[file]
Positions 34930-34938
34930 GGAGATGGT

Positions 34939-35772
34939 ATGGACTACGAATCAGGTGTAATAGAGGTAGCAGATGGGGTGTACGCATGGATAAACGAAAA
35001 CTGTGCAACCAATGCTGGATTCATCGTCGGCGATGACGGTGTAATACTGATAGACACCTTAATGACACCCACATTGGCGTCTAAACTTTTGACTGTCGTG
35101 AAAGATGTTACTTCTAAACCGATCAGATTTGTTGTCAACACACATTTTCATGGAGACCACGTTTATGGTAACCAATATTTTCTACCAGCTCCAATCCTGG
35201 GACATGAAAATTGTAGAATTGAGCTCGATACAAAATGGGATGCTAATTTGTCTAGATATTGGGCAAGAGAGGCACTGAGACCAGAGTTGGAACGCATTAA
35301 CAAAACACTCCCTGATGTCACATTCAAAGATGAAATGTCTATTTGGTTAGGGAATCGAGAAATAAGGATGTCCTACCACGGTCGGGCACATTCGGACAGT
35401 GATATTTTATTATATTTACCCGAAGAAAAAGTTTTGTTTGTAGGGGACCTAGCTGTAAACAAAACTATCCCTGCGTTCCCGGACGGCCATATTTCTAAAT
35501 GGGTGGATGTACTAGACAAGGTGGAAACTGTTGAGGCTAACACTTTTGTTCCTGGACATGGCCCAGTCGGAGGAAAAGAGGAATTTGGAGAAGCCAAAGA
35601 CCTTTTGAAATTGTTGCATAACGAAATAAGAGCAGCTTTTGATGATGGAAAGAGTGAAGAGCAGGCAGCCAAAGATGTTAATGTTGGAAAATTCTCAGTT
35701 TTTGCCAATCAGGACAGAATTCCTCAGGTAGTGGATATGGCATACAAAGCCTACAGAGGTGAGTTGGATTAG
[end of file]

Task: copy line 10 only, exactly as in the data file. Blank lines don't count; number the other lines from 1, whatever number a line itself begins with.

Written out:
35501 GGGTGGATGTACTAGACAAGGTGGAAACTGTTGAGGCTAACACTTTTGTTCCTGGACATGGCCCAGTCGGAGGAAAAGAGGAATTTGGAGAAGCCAAAGA